Nexor Celebrates its 30th Anniversary


This year, Nexor is commemorating its 30th anniversary and as part of the celebrations the entire company joined together for a coach trip to the National Museum of Computing at Bletchley Park. The trip was in recognition of the hard work and dedication from Nexor employees that made this milestone achievement possible. The National Museum is a must-see historical landmark, which preserves the unique story of the brilliant men and women charged with decoding enemy communications during WW2, as well as providing a broader look at the dramatic evolution of computers since their inception over eighty years ago.


The Nexor Employees

Left to Right; Liz, Simon, Adrian, Steve, Nick, Keith, Simon, Donna, Miles, Colin, Tony, Pete, Lakhshmi, Alec, Dan, Travis, Shane, Natalie, Tom, Keith, Katie, Nev, Josh, Simon, Sarah, Will, Irene, Emma, Ollie and Andrew


Our more experienced employees were taken on a walk down memory lane, reminiscing over long defunct devices that they once used themselves. For others it was an opportunity to see the extent to which computers have transformed over the past 80 years, transitioning from behemoths that took up half a room, to devices orders of magnitude more powerful that we can now carry around in our pockets. Overall it was a fascinating experience, learning about the influential roles played by gifted women and men that led to the birth of computers as we know them today.

To add a little friendly competition to the day, the company split into teams and went head to head in several challenges throughout the day.  The highlight was a codebreaking puzzle based around the first programmable electronic computer, Colossus, that was used for deciphering the German High Command’s Lorenz SZ-40 cipher machine. The teams raced against each other to decrypt an encoded message using a simplified version of the techniques used by codebreakers in WW2.


The Colossus Challenge

The Colossus Challenge, breaking the code

Winners of the Colossus Challenge

Left to Right; Simon, Lakhshmi, Colin and Dan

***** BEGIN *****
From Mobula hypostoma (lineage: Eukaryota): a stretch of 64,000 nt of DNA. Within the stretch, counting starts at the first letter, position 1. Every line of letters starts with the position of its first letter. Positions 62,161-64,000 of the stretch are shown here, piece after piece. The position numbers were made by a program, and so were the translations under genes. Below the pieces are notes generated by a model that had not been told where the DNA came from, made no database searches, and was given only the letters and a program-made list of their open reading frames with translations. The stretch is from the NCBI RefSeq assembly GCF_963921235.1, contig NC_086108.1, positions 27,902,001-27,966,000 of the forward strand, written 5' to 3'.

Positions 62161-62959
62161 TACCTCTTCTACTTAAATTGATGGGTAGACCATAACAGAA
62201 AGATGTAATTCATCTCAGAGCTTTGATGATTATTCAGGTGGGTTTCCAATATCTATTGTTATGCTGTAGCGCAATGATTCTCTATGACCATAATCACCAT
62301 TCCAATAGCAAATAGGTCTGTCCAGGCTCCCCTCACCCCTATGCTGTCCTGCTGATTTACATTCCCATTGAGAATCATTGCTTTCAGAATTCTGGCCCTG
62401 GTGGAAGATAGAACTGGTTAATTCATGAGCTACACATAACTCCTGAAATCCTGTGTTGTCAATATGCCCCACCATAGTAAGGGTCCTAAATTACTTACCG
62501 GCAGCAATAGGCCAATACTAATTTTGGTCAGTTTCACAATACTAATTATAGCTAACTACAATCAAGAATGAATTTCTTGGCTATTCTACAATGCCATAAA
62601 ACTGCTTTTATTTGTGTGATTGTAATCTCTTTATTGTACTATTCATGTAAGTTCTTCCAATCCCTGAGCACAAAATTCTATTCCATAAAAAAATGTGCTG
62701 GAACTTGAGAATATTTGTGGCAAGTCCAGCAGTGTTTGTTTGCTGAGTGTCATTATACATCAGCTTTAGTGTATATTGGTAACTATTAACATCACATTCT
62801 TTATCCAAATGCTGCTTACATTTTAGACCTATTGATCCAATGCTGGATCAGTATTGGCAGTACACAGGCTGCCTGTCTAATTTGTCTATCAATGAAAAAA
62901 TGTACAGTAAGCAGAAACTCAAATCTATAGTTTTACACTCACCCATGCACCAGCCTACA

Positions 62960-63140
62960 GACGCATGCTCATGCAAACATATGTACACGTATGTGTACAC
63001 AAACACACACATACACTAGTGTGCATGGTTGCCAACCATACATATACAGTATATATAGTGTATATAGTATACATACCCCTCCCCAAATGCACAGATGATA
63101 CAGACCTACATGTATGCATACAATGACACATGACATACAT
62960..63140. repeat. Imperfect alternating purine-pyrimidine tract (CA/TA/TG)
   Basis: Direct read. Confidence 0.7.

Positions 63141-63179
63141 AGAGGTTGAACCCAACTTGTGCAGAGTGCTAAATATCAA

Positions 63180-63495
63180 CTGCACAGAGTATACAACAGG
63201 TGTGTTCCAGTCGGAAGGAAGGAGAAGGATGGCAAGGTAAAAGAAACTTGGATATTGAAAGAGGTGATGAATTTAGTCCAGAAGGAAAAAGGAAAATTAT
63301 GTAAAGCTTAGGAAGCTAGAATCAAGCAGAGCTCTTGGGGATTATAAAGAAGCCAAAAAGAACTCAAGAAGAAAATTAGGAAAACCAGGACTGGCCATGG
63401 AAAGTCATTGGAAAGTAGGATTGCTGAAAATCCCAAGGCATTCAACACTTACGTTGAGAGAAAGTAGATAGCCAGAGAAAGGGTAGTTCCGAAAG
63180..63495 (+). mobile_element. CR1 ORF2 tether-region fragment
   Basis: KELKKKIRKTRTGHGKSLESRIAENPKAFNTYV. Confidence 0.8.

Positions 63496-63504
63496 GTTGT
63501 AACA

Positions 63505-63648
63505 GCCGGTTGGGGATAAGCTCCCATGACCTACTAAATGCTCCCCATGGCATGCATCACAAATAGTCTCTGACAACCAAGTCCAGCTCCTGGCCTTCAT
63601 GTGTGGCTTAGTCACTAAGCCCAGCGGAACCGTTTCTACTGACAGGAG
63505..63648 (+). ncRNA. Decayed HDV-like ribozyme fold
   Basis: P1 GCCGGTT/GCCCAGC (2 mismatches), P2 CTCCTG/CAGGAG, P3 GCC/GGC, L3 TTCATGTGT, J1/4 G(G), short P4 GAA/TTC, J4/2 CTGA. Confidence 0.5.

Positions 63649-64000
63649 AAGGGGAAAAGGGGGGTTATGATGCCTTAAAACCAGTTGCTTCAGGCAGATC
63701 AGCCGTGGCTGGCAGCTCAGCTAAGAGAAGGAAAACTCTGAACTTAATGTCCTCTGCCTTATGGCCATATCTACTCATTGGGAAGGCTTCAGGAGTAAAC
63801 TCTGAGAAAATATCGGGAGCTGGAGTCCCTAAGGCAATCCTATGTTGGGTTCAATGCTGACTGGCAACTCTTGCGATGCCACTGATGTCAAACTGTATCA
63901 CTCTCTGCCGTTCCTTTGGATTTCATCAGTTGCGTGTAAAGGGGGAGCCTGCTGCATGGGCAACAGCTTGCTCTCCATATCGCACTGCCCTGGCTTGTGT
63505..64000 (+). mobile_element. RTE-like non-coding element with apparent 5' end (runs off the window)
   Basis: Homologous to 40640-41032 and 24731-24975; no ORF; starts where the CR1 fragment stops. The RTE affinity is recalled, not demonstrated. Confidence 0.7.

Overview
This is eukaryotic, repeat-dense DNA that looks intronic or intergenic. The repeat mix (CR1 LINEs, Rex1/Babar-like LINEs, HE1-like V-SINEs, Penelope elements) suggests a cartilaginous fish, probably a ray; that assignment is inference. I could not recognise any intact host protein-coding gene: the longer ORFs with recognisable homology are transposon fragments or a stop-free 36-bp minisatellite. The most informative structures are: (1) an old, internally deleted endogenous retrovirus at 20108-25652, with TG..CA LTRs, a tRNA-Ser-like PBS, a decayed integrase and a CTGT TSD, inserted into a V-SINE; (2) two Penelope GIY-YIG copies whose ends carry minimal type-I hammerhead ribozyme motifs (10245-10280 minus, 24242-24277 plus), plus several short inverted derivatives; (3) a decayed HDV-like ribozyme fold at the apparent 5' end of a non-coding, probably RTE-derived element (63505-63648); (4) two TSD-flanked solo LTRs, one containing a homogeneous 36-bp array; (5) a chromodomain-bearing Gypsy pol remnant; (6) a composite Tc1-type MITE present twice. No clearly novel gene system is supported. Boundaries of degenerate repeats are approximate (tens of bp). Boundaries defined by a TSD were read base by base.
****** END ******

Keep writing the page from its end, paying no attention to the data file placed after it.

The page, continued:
After returning, the whole company followed up with a trip to one of Nottingham’s finest curry houses for a delicious Indian buffet. The whole day was an enjoyable and educational experience and even the weather played its part.


Opinions from the Day


The Colossus has over 1700 thermionic valves

“I think visiting somewhere that had a lot of information and history about our industry helped me learn a bit more about where Nexor has come from and where it’s going. It was really interesting to see the history of computers over the last 80 or so years, but also to see how quickly it’s progressed. I was also extremely encouraged to see how many women were involved in the creation of computers.”


Natalie – Product Manager



Elliot 903

In 1965 an Elliot 903 sold for between £12,750 and £90,000 depending on the configuration.

“Great to see an Elliott 903, the first real computer I programmed. On start-up, you had to use the switches to programme the paper tape drive, so you could load the operating system.”


Colin – Managing Security Consultant









Nexor Staff

Left to Right; Dan, Katie, Sarah, Lakhshmi, Travis, Alex, Simon, Nick, Simon, Adrian and Josh

“I especially enjoyed seeing the more experienced staff members reminiscing about the computers that they used to work with “back in the day”. Less so when I saw less experienced staff members experience a Mega Drive for the first time.”                                                             


Nick – Engineering Manager





The Turing Bombe Rebuild Project still decrypting codes to this day

“A perfect way to celebrate 30 years of Nexor. From learning about our heritage, to the fun quizzes and team building exercise and having the opportunity to relax and socialise with everyone. A great day was had by all!”


Katie – Sales Executive



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